Turkey's forces capture Syrian Kurdish town of Afrin

Turkey's President Recep Tayyip Erdogan. (Murat Cetinmuhurdar, Presidential Press Service, Pool Photo via AP)
Turkey's President Recep Tayyip Erdogan. (Murat Cetinmuhurdar, Presidential Press Service, Pool Photo via AP)

Istanbul - Turkey's president said on Sunday that the Turkish military and allied Syrian forces have taken "total" control of the town centre of Afrin, a major development in the nearly two-month offensive against a Syrian Kurdish militia that controls the area.

The Kurdish militia called the assault on Afrin an "occupation" and vowed a "new phase" of guerrilla tactics against Turkish troops and its allied Syrian fighters.

President Recep Tayyip Erdogan said the Turkish flag and the flag of the Syrian opposition fighters have been raised in the town, previously controlled by the Kurdish militia known as the People's Defense Units, or YPG.

"Many of the terrorists had turned tail and run away already," Erdogan said in a speech in western Turkey. "In Afrin's centre, it is no longer the rags of the terror organisation that are waving but rather the symbols of peace and security."

It is not clear what Turkey would do after the capture of Afrin. Turkey views the Kurdish forces in the Afrin enclave along the border as terrorists linked to the outlawed Kurdistan Workers' Party, or PKK, which has waged a decades-long insurgency within Turkey's borders.

Erdogan has repeatedly said that Turkey will not allow a "terror corridor" along its border and has vowed to push east after Afrin. Erdogan threatened to move to Manbij, a Kurdish-run town to the east where US troops have also maintained a presence after it was cleared of Islamic State militants in 2016.

Washington's support to the YPG, including arming the militia and relying on it to battle Islamic State militants in eastern Syria, has strained relations between Turkey and the US. A push east could further inflame tension.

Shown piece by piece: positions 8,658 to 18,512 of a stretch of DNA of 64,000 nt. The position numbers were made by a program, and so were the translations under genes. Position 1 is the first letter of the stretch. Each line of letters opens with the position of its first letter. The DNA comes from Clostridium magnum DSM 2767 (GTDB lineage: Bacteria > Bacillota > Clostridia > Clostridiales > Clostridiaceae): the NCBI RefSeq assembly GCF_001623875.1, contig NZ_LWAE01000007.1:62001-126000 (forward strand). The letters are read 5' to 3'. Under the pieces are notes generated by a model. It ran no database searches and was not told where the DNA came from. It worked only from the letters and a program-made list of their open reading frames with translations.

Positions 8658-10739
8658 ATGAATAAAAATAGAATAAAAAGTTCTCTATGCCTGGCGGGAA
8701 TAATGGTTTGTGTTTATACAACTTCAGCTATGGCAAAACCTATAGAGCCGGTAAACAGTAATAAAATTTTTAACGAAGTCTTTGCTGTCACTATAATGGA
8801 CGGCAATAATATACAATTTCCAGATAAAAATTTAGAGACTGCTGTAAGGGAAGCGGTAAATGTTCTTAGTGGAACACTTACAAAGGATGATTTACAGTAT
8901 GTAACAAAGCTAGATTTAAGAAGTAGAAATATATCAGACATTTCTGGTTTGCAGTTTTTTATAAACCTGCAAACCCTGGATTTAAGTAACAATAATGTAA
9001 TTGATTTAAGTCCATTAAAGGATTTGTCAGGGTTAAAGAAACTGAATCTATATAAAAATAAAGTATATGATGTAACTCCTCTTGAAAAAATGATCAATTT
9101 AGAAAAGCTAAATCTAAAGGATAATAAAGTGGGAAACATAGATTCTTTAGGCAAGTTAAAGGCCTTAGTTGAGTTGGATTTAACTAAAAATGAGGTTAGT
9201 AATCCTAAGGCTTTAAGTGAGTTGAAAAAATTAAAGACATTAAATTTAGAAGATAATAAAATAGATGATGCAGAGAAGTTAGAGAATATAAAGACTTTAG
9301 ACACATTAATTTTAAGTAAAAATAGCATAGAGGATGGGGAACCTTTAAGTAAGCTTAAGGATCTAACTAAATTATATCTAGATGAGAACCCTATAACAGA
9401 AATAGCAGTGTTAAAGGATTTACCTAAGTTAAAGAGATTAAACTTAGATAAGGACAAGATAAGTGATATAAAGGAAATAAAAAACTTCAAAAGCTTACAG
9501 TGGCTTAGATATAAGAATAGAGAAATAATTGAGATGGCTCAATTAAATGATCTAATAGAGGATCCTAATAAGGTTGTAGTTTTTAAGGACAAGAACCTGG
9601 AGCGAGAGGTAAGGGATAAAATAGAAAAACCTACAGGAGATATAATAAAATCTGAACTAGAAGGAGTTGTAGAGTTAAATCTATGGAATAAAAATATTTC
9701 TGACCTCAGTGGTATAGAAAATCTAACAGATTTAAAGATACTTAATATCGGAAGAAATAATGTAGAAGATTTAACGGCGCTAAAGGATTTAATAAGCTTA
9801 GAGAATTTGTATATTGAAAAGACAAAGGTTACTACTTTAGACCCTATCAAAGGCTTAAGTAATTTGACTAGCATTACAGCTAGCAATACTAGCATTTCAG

In an attempt to prevent such a move east, Washington began discussions to address Turkey's concerns about the Kurdish militia's presence in Manbij. Turkey wants the YPG to pull out from the town.

Meanwhile, US and Kurdish officials said Turkey's fight with the YPG has distracted from fighting ISIS. A Kurdish official on Sunday said the fight against ISIS in northeastern Deir el-Zour province, where remnants of ISIS have remained, have been put on hold as the battle for Afrin unfolded.

On Sunday, Kurdish officials said they had evacuated Afrin of civilians. Footage of long lines of vehicles leaving the town was aired on Syrian state-run TV. Fewer residents got out on foot or on motorcycles heading to government-controlled areas nearby.

Later on Sunday, limited fighting was reported in some pockets in Afrin town while Turkish military said it was combing the area for land mines and explosives.

In a press conference outside of Afrin, Kurdish official Othman Sheik Issa said a new phase of the fight will begin against Turkey, threatening "hit and run tactics" to target Turkish troops and its allied forces. He said YPG fighters remain deployed in areas of Afrin.

"Our forces in all parts of Afrin will turn into a continuous nightmare for them," Issa said. "The resistance will continue in Afrin until it is all liberated and it goes back to its rightful owners."

Ankara launched the operation, codenamed Olive Branch, against the town and surrounding areas on January 20, slowly squeezing the militia and hundreds of thousands of civilians into the town centre. Forty six Turkish soldiers have been killed since then.

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